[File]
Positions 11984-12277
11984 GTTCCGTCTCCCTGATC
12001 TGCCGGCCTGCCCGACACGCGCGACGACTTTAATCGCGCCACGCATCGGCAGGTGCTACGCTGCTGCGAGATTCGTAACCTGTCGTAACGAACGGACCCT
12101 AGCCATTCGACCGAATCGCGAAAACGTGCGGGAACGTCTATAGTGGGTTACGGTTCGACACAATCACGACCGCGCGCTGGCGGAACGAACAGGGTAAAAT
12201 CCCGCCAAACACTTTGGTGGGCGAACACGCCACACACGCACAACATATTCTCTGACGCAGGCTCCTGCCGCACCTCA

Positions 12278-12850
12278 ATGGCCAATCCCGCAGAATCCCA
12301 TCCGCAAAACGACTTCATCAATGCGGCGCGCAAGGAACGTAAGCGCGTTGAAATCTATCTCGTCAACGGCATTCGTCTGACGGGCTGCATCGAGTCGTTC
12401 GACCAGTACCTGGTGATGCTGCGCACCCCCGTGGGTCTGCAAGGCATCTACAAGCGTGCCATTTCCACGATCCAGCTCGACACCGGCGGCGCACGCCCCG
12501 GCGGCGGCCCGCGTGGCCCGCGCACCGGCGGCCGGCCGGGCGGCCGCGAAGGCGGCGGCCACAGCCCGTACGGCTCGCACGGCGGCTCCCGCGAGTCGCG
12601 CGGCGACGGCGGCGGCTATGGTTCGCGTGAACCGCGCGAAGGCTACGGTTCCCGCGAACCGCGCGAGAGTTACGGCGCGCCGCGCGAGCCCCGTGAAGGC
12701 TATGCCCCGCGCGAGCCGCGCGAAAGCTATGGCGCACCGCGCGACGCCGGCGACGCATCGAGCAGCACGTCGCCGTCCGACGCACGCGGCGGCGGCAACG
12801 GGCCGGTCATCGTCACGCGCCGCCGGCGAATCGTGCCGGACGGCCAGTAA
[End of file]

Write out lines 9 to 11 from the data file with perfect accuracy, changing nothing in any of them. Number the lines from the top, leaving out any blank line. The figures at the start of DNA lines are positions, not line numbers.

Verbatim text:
12401 GACCAGTACCTGGTGATGCTGCGCACCCCCGTGGGTCTGCAAGGCATCTACAAGCGTGCCATTTCCACGATCCAGCTCGACACCGGCGGCGCACGCCCCG
12501 GCGGCGGCCCGCGTGGCCCGCGCACCGGCGGCCGGCCGGGCGGCCGCGAAGGCGGCGGCCACAGCCCGTACGGCTCGCACGGCGGCTCCCGCGAGTCGCG
12601 CGGCGACGGCGGCGGCTATGGTTCGCGTGAACCGCGCGAAGGCTACGGTTCCCGCGAACCGCGCGAGAGTTACGGCGCGCCGCGCGAGCCCCGTGAAGGC